One thing that should not be forgotten in the midst of all the controversy surrounding the Dixie Chicks’ 2003 tour is that not only was it the biggest-grossing country tour of the year by far, it was also the fifth highest-grossing act, period. Perhaps more significantly, it was the only non-“classic rock” act of the top six – surrounded by warhorses like the Eagles, Cher, Fleetwood Mac, Springsteen, and, topping the list, the Stones. The Chicks’ $62.2 million outdistanced the next closest country act, Toby Keith, by more than $20 million, with Kenny Chesney, Tim McGraw, and Shania Twain falling in behind.
And lest you think ticket sales were somehow spurred on by the controversy stemming from lead singer Natalie Maines’ anti-Bush statement at the tour’s outset, every seat of every show had already sold-out in advance.
On the heels of their triumphant Home album, Maines and sisters Emily Robison and Martie Maguire truly were on top of the world and, as evidenced by the performances here, at the top of their game. And although there is next to no talk, let alone any political trumpeting, the Chicks answered their naysayers the best way they possibly could – by showing that they survived the storm and can still sing and play like nobody’s business.
The tour itself was as elaborate as anything in pop or country music, with 16 semis and 15 buses hauling a multi-pronged, multi-level stage that reached into and (in spots) around the audience. The DVD is equally dazzling, jumping from one performance to another numerous times within each of its 18 songs, as outfits and hairdos change with each edit. It takes some getting used to, but with such a glitzy show it almost wouldn’t make sense to show just one concert.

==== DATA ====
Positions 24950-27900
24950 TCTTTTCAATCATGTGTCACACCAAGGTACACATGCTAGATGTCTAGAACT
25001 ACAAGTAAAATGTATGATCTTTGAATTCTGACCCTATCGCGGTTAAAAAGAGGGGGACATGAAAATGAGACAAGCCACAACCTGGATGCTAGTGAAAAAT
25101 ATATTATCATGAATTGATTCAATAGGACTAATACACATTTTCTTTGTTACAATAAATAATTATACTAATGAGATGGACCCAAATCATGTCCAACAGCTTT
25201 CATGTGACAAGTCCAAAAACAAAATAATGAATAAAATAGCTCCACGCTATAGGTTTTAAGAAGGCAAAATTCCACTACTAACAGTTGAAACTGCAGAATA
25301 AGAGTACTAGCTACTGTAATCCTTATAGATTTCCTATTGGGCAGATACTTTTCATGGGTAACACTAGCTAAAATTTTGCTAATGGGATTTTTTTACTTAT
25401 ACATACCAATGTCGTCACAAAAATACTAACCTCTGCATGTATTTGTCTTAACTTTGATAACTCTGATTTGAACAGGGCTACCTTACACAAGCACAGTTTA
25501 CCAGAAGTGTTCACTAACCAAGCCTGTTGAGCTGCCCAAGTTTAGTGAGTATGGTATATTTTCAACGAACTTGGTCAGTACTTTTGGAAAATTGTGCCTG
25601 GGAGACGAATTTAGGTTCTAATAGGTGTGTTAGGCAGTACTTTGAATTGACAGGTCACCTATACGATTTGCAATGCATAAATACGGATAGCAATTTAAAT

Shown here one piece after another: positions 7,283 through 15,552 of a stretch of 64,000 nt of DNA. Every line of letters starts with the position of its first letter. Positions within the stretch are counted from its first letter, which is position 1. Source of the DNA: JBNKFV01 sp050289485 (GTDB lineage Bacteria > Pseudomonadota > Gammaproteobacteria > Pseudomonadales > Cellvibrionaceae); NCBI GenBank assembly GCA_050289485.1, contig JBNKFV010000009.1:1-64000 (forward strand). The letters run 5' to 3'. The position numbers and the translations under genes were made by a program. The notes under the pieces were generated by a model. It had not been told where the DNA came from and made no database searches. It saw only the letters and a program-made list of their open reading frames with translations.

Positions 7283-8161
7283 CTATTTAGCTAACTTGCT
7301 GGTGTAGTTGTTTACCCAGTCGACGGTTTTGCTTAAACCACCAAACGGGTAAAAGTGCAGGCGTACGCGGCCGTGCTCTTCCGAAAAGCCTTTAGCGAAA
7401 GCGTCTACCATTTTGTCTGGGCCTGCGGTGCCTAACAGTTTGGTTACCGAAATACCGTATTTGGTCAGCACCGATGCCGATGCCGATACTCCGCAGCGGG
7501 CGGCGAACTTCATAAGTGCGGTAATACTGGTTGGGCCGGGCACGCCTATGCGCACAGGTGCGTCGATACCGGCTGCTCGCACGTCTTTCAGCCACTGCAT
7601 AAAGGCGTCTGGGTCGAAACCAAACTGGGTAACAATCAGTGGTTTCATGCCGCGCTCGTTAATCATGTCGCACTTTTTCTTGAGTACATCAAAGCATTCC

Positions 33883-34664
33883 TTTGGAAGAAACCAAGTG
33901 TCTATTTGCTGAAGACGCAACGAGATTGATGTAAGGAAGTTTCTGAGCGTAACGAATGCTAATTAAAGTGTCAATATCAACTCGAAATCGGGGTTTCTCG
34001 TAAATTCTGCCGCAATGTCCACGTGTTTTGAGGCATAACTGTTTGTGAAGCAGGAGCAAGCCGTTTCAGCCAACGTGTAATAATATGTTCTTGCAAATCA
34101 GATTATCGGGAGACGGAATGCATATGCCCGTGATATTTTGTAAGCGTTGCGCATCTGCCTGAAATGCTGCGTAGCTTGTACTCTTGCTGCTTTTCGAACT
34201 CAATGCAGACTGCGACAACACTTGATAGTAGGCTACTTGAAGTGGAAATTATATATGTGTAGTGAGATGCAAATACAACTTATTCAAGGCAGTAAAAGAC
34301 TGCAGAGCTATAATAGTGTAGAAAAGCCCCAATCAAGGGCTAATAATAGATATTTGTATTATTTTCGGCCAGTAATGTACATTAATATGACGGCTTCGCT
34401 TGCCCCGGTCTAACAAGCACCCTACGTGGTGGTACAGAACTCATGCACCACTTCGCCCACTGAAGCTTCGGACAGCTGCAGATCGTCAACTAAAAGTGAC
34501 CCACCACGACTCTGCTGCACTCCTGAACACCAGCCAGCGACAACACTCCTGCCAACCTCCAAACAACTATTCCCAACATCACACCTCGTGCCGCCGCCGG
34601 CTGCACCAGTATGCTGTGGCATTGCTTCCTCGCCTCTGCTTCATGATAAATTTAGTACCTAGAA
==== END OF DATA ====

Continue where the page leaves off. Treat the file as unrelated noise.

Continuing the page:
The sound is exceptional, and the music (engineered by Fred Remmert, produced by the Chicks and Natalie’s dad, Lloyd Maines) is seamless and always in synch, with nary a studio overdub. The A-list band, led by guitarist David Grissom, features mandolinist Brent Truitt, flatpicker Keith Sewell, bassist Roscoe Beck, and steel guitarist Robby Turner (with Lloyd Maines showing up on “Wide Open Spaces”). But the ladies’ instrumental chops take center stage as often as not – with Maguire on fiddle and mandolin, Robison handling banjo and Dobro, and Maines contributing acoustic guitar and some electric bass parts – and are as impressive as their formidable vocal talents. Grissom splatters some great Tele bends through “Some Days You Gotta Dance”; Robison’s overdriven Dobro punctuates “Cold Day In July”; and Truett and Sewell trade ultra-hot licks with the sisters on “Lil’ Jack Slade.”
Other than a montage of Natalie shouting “Hello, Houston!” (Boston, Vancouver, etc.), the only other time she addresses the crowd it’s to say, “You know, they said you wouldn’t come, but we knew you’d come, because we have the greatest fans in the whole wide world” – before encoring with a blistering “Sin Wagon.”
Having been banned by radio station conglomerates and the Nashville establishment, the Dixie Chicks have done some thinking out loud about aiming at the world of pop. By the looks of this DVD, their fans will follow them, and country music will have lost one of its greatest acts.
This article originally appeared in VG‘s June ’03 issue. All copyrights are by the author and Vintage Guitar magazine. Unauthorized replication or use is strictly prohibited.